Wednesday, September 26, 2018
JACKSON, Miss. While addressing the Senate floor for the first time on Wednesday, Sept. 26, Republican U.S. Sen. Cindy Hyde-Smith defended Brett Kavanaugh, President Trump’s Supreme Court nominee, after a third woman accused the judge of sexual misconduct earlier today.
“It seems opponents of Judge Kavanaugh are engaged in character assassination to destroy the reputation of a devoted public servant, and a loving husband and father,” Hyde-Smith said. “I, for one, will not stand by and watch this happen.”
Kavanaugh stands accused of various forms of sexual misconduct, including rape, using date-rape drugs and attempted rape.
Explaining her decision to break with the tradition that newly appointed senators observe and listen for a period before speaking on the floor, Hyde-Smith in a tweet cited her status as Mississippi’s first woman representative in Congress.
“Today, I was compelled by my duty to our country, the people of Mississippi, and as the first woman to represent our great state in Congress to speak in strong support of Judge Brett Kavanaugh,” Hyde-Smith tweeted.
In her speech, she said that while her heart “breaks for victims of assault and abuse,” she considers the accusations “unjust” and a product of the Democrats’ partisan goals.
“I believe Judge Kavanaugh when he says these humiliating events never happened—not three decades ago, not ever,” Hyde-Smith said, calling him a man with an “impeccable record of service and integrity.” She said Kavanaugh, who spoke out Mondayin a Fox News interview, “quickly and convincingly refuted” the allegations.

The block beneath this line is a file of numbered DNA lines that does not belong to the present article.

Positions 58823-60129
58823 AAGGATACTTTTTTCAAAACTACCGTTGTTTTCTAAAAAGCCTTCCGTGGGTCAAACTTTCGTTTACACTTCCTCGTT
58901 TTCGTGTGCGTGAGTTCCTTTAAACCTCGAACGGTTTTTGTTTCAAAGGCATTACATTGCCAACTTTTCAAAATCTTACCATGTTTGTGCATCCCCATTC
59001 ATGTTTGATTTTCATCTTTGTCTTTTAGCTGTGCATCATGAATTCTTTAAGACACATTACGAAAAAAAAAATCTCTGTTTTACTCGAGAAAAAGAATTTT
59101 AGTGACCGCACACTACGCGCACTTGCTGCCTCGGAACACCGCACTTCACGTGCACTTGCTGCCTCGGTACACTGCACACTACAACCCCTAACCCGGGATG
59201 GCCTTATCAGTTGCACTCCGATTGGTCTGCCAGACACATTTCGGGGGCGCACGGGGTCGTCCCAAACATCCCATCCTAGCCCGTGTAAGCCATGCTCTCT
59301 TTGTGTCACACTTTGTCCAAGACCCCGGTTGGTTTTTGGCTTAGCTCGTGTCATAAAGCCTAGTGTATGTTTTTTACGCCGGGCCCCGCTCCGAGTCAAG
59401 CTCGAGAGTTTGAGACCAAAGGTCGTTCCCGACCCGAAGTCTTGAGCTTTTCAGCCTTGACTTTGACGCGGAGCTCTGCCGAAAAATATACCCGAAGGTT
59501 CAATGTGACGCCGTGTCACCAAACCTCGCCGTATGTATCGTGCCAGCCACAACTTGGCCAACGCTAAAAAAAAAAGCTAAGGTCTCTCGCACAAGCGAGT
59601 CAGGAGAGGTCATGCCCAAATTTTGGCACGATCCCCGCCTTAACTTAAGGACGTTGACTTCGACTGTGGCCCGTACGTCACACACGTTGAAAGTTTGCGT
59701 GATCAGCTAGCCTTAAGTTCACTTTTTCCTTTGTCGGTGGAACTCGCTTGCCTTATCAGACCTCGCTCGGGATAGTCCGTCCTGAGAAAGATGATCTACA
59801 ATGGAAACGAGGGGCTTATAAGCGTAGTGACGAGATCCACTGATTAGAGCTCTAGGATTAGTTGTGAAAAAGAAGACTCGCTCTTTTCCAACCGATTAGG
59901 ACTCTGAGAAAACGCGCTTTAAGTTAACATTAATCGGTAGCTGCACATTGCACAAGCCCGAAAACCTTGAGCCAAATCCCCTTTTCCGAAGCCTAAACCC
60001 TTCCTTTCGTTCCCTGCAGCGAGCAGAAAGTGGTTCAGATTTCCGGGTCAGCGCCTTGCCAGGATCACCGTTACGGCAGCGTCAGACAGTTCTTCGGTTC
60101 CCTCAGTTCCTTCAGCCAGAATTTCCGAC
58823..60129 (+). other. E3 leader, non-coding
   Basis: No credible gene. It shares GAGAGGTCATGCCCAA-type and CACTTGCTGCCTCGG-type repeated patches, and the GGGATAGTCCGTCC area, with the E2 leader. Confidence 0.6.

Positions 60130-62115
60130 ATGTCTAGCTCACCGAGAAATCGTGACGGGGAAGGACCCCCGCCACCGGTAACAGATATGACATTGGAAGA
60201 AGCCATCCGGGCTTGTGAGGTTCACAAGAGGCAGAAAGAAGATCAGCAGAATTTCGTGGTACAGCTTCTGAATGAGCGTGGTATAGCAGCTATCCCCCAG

Hyde-Smith’s speech came just days after her Republican challenger in November’s special election, Mississippi state Sen. Chris McDaniel, accused her of “silence in the face of adversity” for not speaking out strongly enough in support of Kavanaugh.
On Saturday, before the second and third accusers went public on Sunday, Hyde-Smith’s Democratic challenger, Mike Espy, called Ford’s allegations “credible” and asked for the Senate to slow down the confirmation process in order to conduct a more thorough investigation.
Attempted Rape, Gang Rapes Among Growing Allegations
The first woman to accuse Kavanaugh, Christine Blasey Ford, appeared separately in front of the Senate Judiciary Committee Thursday, where she testified that Kavanaugh allegedly attempted to rape her at a party when she was 15 and he was 17. Ford has provided notes from a 2012 visit with her therapist in which she described the alleged assault to back up her claim.
After Ford's testimony, Hyde-Smith tweeted, "Let's be clear: Opponents of Judge Kavanaugh are engaged in character assassination to destroy the reputation of a devoted public servant and a loving husband and father. I will not stand by and watch it happen."
An attorney for the second accuser, Deborah Ramirez, said she is willing to testify that Kavanaugh exposed himself to her when she was in college, but Senate Republicans have not responded to her counsel’s attempts to communicate, she said.
On Wednesday, attorney Michael Avenatti revealed what may be the most alarming allegations against Kavanaugh, yet. In a signed affidavit, Julie Swetnick claimed that, in the 1980s, she witnessed him and his friend, Mark Judge, use drugs and alcohol in an attempt to get teen girls “inebriated and disoriented so they could then be 'gang raped' in a side room or bedroom by a 'train' of numerous boys."